Minutes to Midnight
Written by Victoria Dadi and Christopher M. Don
Directed by Christopher Douglas Olen Ray
This messy slasher flick is set on New Year’s Eve, which explains the title. It also explains why a bunch of work friends are in a remote ski lodge, gettin’ drunk and frisky (their boss, who we see from time to time during the movie, gave them the keys to the place). After attacking some hikers, some masked wackos zero in on the gang at the lodge. Meanwhile, a guy who’s been looking for his missing brother hooks up with the local sheriff to find out what happened to a ranger who seems to have disappeared; they stumble on a disgusting hovel where, it seems, the wackos hang out when they’re not murdering people.
The director, billed here as Christopher Douglas Olen Rey, is the son of the incredibly prolific Fred Olen Ray, whose dozens of movies range in quality from “it’s surprising what a talented director can do with a tiny budget” to “well, this has been a real embarrassment.” On the Fred Olen Ray scale, Minutes to Midnight sits roughly in the middle: it’s okay, but it could have been better.
For a while, in the middle of the movie, it feels like the director wasn’t sure whether he was making slasher or soft-porn: he seems to avoid showing any real violence, while he lingers on the nudity of two of his female stars (in scenes which, technically speaking, are not required to tell the film’s story). Other times, the movie goes into full-on slasher mode, but the editing (and, in one scene, the lighting) is so disjointed that it’s hard to see what’s going on. Which I can imagine would be disappointing to most fans of full-on slasher flicks.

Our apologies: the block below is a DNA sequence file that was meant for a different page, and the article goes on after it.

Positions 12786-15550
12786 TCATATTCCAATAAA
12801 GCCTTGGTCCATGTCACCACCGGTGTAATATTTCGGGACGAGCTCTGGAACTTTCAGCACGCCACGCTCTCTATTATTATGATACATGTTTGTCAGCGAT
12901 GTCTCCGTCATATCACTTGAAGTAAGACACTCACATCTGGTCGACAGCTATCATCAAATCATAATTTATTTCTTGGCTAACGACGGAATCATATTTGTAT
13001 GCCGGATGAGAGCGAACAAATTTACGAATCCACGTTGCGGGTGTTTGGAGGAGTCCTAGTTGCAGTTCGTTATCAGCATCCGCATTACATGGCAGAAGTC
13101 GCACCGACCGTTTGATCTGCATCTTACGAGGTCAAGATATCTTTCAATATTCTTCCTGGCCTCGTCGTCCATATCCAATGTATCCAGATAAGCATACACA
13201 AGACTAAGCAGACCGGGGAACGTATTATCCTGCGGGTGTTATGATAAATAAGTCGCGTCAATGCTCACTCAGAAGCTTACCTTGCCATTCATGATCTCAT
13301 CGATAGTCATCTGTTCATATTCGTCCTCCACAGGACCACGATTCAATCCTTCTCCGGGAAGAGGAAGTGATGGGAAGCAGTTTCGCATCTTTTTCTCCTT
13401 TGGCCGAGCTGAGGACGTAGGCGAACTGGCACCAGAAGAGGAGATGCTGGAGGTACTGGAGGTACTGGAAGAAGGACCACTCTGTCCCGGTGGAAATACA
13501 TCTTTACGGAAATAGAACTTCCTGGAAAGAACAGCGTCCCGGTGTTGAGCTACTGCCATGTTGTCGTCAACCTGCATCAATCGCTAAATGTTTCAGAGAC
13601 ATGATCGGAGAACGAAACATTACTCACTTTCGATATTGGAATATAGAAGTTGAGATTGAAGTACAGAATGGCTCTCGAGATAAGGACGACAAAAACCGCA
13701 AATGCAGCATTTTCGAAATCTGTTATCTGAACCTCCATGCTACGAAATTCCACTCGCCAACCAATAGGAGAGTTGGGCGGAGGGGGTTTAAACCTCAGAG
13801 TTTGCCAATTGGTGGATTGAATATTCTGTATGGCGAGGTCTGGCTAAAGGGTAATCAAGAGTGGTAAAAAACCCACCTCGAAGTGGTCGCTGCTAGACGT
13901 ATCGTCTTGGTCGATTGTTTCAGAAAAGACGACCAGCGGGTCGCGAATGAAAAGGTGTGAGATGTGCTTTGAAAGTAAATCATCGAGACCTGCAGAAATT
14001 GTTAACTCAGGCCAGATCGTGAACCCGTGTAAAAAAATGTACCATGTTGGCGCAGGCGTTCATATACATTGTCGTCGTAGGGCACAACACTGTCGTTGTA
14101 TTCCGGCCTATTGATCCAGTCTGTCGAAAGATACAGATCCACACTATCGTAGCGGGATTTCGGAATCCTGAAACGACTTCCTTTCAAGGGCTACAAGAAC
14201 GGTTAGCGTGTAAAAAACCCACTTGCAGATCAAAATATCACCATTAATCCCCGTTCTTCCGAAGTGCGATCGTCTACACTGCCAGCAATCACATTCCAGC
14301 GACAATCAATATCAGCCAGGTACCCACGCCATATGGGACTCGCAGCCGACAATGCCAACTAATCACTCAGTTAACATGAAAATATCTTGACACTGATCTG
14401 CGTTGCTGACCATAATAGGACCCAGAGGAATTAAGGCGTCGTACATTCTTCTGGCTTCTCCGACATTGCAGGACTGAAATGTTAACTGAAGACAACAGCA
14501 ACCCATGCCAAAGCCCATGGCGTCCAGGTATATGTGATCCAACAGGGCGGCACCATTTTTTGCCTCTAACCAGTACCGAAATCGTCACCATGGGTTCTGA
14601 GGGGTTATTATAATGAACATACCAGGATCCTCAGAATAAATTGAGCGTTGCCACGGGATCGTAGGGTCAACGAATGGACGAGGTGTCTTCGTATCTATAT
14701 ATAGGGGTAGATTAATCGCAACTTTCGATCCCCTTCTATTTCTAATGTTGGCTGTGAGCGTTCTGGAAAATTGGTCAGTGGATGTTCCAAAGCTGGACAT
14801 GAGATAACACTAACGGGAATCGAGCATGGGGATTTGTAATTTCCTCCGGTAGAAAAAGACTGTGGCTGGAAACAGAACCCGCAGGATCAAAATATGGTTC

The movie has some recognizable faces. William Baldwin, Christopher Judge (from Stargate SG-1), and Richard Grieco (who shot to fame on TV’s 21 Jump Street and shot right back to obscurity shortly thereafter) star, in no particular order, as the sheriff, the ranger, and the boss who gave the friends the keys to the lodge. I’m not telling you who plays which character because – and this is a major problem with the movie – what’s supposed to be a Big Reveal at the end of the film is actually a Big We Saw This Coming a Mile Away. Seriously: you don’t give this actor this role and expect the audience not to see what’s going to happen.
There are some things about the movie that work well. The production design is good (the disgusting hovel is very well done), most of the acting is solid, and there are a couple of genuine surprises (of the “boo!” variety). And the final scenes, wherein the wackos and the rest of the cast – minus those who aren’t already dead – do battle in the disgusting hovel, deliver the slasher-film goods: they’re bloody, gory, and edited for maximum effect. If the rest of the movie had been as well executed as its final scenes, we’d have had a real winner on our hands. Oh, well. Maybe next time.